I wasn’t able to hire anyone for this post, but will rerun the search this fall. More information forthcoming soon. In the meantime, if you happen to know anyone suitable — especially with a strong background in NLP and an interest in humanities problems — please let me know so that I can get in touch. Thanks!


Original post

I’m hiring a postdoc for next year (2016-17) to work on literature, geography, and computational methods. Wide latitude in training and background; interest in working on a very large geographic dataset a big plus. Full details and application via Interfolio. Review begins next week. The position will remain open until filled.

Many thanks to the Text Mining the Novel Project for helping to underwrite the post.

Literature and Economics at Chicago

I’m giving a talk next Friday (5/22) on literature and economic geography as part of Richard Jean So and Hoyt Long’s Cultural Analytics conference at Chicago. (Talking econ at Chicago. That’s not terrifying at all!) The list of speakers is really impressive, present company excluded. If you’re in or near Chicago, hope to see you there.

My talk will be closely related to my recent lecture at Kansas, video of which is available on YouTube (and embedded below). There’s also some enlightening discussion on Facebook; you might need to be friends with Richard So to see it, but you should be friends with him anyway …

Looking forward to seeing folks in Chicago!

rsq_na_fit.png

Literary Attention Lag

I gave a short talk on geography and memory at this year’s MLA in Vancouver (session info). I didn’t work from a script, but here’s the core material and a few key slides.

So the problem I was trying to address was this: How is geographic attention in literary fiction related to the distribution of population at the time the fiction is published? And what do the details of the relation between them tell us about literary memory? These are questions I just barely touched in my ALH article on the literary geography of the Civil-War period last year, and I thought they were worth a bit more consideration.

To review, we know that there’s a moderate correlation between the population of a geographic location and the amount of literary attention paid to it (measured by the number of times that place is mentioned in books). New York City is used in American literature more frequently than is Richmond, for instance. (This is all using a corpus of about a thousand volumes of U.S. fiction published between 1850 and 1875, but I strongly suspect the correlation holds elsewhere; I’ll be able to say more definitively and share results in a month or two.)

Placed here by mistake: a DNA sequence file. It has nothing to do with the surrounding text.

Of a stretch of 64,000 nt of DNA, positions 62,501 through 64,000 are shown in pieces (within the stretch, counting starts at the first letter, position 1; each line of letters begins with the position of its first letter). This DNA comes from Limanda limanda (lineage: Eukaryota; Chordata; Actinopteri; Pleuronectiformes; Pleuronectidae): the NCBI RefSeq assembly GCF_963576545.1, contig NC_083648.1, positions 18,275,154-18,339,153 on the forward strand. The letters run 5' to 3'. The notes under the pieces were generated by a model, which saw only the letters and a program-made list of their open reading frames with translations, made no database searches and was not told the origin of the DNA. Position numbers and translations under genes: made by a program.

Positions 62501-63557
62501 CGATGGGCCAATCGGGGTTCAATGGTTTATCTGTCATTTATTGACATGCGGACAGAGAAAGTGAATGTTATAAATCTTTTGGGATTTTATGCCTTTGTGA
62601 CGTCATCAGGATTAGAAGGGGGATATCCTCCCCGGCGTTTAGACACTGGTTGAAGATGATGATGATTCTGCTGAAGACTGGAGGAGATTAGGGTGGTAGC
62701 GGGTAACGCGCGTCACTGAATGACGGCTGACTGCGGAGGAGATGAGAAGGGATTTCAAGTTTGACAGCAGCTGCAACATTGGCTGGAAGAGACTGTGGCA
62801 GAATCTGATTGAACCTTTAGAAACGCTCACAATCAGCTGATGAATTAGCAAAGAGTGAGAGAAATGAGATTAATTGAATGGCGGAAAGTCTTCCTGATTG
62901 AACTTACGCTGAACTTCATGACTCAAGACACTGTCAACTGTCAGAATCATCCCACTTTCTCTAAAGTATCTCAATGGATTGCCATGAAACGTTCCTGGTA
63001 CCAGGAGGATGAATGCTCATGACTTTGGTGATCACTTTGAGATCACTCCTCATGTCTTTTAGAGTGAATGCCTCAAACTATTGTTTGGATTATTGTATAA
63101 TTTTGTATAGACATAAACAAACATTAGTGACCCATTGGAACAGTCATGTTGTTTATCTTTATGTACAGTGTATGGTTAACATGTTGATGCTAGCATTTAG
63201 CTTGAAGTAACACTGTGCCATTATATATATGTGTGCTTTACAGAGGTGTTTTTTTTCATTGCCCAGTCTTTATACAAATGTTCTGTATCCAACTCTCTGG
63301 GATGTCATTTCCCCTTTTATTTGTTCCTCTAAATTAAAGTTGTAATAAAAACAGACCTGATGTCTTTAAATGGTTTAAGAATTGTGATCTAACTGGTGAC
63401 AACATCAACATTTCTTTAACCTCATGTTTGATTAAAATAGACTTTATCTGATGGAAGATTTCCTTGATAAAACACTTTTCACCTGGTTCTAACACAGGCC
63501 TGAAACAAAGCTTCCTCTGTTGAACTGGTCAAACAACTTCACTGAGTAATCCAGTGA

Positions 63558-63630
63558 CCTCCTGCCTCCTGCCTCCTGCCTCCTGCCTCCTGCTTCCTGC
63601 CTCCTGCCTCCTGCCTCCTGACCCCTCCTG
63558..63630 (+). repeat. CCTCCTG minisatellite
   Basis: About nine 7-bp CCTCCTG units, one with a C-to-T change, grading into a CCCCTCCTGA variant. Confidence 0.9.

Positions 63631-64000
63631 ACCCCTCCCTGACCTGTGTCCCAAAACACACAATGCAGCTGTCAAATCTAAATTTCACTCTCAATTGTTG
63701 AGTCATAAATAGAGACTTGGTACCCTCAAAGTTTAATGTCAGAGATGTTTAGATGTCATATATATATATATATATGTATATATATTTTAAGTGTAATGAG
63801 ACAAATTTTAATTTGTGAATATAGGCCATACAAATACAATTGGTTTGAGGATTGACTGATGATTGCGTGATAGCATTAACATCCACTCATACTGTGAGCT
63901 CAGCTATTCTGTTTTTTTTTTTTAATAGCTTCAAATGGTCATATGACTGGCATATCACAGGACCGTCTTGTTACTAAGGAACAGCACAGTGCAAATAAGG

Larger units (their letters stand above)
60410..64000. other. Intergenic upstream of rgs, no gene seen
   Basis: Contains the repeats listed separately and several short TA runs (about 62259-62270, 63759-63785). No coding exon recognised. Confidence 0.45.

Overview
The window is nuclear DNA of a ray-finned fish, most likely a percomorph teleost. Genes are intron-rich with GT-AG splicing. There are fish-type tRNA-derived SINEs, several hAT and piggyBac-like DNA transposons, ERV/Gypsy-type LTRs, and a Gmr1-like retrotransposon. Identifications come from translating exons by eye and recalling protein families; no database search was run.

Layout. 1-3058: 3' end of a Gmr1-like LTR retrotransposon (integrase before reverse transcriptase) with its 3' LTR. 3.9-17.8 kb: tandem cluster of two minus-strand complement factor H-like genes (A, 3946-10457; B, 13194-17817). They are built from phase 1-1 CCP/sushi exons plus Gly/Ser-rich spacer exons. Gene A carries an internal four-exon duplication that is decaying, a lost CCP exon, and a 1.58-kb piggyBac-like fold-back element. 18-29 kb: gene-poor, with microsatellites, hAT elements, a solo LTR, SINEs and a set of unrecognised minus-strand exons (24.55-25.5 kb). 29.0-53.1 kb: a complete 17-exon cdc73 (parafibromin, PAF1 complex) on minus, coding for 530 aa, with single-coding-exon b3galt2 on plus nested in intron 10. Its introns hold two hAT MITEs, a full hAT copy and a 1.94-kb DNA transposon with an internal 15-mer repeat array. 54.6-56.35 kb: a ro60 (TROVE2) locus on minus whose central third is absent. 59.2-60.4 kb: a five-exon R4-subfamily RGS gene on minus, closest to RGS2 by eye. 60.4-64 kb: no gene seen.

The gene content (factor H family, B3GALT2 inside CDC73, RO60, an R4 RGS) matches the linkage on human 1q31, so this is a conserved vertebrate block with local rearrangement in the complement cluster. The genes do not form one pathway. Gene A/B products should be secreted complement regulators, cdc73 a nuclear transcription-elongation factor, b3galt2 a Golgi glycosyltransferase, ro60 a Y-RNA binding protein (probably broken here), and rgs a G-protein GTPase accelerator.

But there is, in at least some instances, a temporal component involved as well. After all, population isn’t a stable feature of cities. Witness the cases of New Orleans and Chicago:

Population, 1820-1900

Populations of New Orleans and Chicago, 1820-1900

Literary mentions, 1850-1875

Mentions of New Orleans and Chicago, 1850-1875

In short, those cities were about the same size in 1860, but New Orleans — the older of the two by far — was used much more often in fiction at the time. It appears to have taken a while for Chicago to catch on in the literary imagination.

I wondered, then, whether this was a generalizable trend and, if so, whether I could quantify and explain it. I considered four informal hypotheses about the temporal relationship between population and literary-geographic representation (if I were feeling a little grand, I’d refer to these as reduced models of literary-geographic memory).

  1. National or deep. Not all the way to deep time in Wai Chee Dimock’s sense, but maybe closer to Sacvan Bercovitch’s model of Puritan inheritance. Literature in the nineteenth century represents the nation as it was in the eighteenth.
  2. Formative-psychological. Authors (and readers?) represent the world as it existed during their formative years, for whatever value of “formative” we might choose. Presumably their childhood or school years.
  3. Presentist. We find in books largely the world as it is at the time they were written. We see evidence of this in the rapidly shifting topical content of many texts, especially the dross that we don’t tend to study in English departments but that dominates the quantitative output of any period.
  4. Predictive. Literature looks beyond the present to anticipate or shape cultural features not yet fully realized. I don’t think this as crazy as it might sound. Critics pretty consistently emphasize the transformational power of books in terms that aren’t strictly personal or metaphorical, and we often bristle, rightly, at the notion that literature merely “reflects” the world. The Romantics among us might say that authors are charged with diagnosing or symptomatizing features of the world that will be obvious in the future, but are hidden now.